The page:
Sola, an innovative Arab talk show hosted by the popular Syrian songbird Assala Nasri, has been making waves since its debut last year.
Think of a musical version of The Oprah Winfrey Show. Nasri's guests discuss a variety of topics, ranging from their professional careers to what makes them tick.
The 80-minute programme works because Nasri really makes them feel at home. The well-furnished studio is in fact Nasri's summer home in Egypt. This mixture of comfort and off-the-cuff banter results in many Arab musicians revealing a more personal side; a far cry from the carefully cultivated image peddled to the media.
In an Arab music world dominated by plastic pop stars, Nasri stands out for her old-school approach.
Songs with catchy phrases are not her forte. Nasri's almost operatic songs unfurl and linger; they don't aim to give you a sugar high. Performing since the age of 4, Nasri began her career singing children's and patriotic songs before releasing her classic debut album Law Ta'rafou (If You Knew).
Powered by the hits Samehtak Ketir and Ya Sabra Yana, the then 22-year-old established herself as one of the Arab world's leading classical singers, maintaining that status through more than a dozen albums. In 2011, Nasri turned heads by composing her first song Ah Law Hal Korsy Behki (If Only this Throne Could Speak), a stirring missive against the current Syrian president Bashar Al Assad.
Nasri says the emotional, almost confessional nature of her music made the leap to the host chair less daunting. However, she claims she is not interested in probing her guests. She has wider ambitions for the programme and hopes it will provide comfort to Arab viewers suffering from the political strife rocking the region.
"It is a show that I hope entertains and gives people a break," she explains. "When I decided to do Sola it is because I want people to live for an hour or an hour and a half without thinking about what's happening right now."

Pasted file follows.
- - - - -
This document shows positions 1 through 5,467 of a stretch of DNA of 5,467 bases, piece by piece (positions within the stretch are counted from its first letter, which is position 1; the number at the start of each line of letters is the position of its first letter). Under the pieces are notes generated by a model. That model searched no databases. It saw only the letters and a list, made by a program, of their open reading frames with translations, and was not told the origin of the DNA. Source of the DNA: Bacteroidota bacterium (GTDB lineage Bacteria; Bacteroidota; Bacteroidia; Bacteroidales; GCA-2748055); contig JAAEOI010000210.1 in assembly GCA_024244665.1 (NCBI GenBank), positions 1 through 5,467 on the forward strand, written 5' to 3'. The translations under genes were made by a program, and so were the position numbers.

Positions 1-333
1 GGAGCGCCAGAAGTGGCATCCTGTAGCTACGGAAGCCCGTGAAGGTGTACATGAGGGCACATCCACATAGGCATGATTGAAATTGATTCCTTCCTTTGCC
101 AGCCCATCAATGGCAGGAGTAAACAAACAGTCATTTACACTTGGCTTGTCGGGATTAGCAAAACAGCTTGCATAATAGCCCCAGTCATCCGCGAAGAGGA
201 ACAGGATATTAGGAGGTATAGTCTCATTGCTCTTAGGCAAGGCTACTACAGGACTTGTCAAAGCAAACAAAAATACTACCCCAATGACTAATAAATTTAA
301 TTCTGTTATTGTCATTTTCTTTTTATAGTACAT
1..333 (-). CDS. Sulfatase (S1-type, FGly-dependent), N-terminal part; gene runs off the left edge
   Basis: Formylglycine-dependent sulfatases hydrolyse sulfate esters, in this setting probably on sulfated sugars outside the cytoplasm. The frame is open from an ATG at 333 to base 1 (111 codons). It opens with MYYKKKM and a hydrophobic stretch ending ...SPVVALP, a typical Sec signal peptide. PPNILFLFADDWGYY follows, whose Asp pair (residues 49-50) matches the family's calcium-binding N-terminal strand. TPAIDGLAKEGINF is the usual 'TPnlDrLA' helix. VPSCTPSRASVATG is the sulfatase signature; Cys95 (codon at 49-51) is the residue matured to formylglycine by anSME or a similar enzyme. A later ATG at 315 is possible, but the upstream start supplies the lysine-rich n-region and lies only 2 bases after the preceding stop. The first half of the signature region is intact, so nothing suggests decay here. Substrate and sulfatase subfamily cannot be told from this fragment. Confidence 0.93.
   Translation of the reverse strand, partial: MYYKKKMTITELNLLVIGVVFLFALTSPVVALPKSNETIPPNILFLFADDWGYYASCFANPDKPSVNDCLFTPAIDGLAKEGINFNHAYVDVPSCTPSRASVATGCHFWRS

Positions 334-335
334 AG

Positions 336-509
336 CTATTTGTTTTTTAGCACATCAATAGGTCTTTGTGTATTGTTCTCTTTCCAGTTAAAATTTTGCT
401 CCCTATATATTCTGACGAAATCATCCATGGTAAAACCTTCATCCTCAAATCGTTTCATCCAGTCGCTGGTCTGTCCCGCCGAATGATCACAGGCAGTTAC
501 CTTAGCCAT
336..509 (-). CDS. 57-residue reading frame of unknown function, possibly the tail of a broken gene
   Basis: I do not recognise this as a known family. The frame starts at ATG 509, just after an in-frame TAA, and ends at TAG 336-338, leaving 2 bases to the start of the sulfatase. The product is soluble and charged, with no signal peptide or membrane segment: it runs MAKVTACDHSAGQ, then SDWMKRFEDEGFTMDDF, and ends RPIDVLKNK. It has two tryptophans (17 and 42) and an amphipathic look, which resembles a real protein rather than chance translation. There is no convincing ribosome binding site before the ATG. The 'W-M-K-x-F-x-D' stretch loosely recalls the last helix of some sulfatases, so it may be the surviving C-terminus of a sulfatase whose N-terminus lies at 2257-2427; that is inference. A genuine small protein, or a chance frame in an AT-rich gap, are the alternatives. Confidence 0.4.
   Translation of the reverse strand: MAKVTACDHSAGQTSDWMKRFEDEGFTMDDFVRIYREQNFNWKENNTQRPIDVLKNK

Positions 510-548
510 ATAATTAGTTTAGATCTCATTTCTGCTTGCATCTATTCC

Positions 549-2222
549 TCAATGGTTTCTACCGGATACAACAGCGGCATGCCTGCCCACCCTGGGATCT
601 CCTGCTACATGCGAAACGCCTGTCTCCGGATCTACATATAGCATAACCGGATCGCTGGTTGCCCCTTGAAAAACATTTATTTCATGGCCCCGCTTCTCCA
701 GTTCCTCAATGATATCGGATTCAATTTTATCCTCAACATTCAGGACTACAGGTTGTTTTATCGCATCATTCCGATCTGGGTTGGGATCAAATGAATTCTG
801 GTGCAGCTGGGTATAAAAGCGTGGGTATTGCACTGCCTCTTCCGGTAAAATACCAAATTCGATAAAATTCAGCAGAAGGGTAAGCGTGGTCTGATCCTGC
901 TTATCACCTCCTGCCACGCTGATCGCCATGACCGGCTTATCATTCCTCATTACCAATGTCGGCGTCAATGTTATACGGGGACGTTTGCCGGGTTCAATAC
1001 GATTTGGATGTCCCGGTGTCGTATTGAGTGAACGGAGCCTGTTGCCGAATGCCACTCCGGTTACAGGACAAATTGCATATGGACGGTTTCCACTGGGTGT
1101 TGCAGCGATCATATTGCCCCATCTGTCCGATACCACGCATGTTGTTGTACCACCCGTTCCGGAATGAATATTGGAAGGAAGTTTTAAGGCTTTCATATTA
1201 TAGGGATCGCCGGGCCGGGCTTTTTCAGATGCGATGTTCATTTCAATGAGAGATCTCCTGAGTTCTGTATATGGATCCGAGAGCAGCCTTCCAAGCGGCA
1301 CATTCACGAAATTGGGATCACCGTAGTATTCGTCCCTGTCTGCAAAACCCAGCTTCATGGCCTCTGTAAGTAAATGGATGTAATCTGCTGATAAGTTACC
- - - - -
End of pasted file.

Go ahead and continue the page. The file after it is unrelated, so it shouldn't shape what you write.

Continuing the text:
Nasri says shooting the programme offers her some relief from the disturbing news coming from her country on an almost daily basis. "I am one of the people who I guess is more affected by what is happening there than others," she says.
"When I finish the shooting I go home and turn on all the news channels in English and Arabic to find the truth."
As well as featuring some of the leading Arabic pop stars (Wael Kfoury and Wael Jassar), season two finds Sola going beyond its regional borders with international guests including the Japanese jazz pianist Keiko Matsui and the Turkish multi-instrumentalist Aytaç Dogan. This eclectic array of artists is what Nasri finds most satisfying.
"This is what I am really proud of," she says. "You know, there is music and performance but it is also about the stories and these characters. It is one of the most fulfilling projects of my career."
With present public discussions in the Arab world focusing mostly on politics and war, Nasri hopes Sola's artistic exchanges inject some of the culture sorely missing in public Arab discourse.
"I am aware of what is happening and this is why I just want people who are depressed by what's happening to hear and see something discussing humanity and art," she says. "A lot of our humanity and our honour has been killed off and we are now trying to revive them. I am doing my best that I can, just like others are, by doing a show that discusses those things."
With the third season currently being shot and scheduled to broadcast later in the year, Sola is set to continue offering new talking points for some time yet.
Sola can be seen Thursday at 10pm on OSN Yahala HD. This week's episode features the Egyptian singer Hossam Habib. For details visit www.osn.com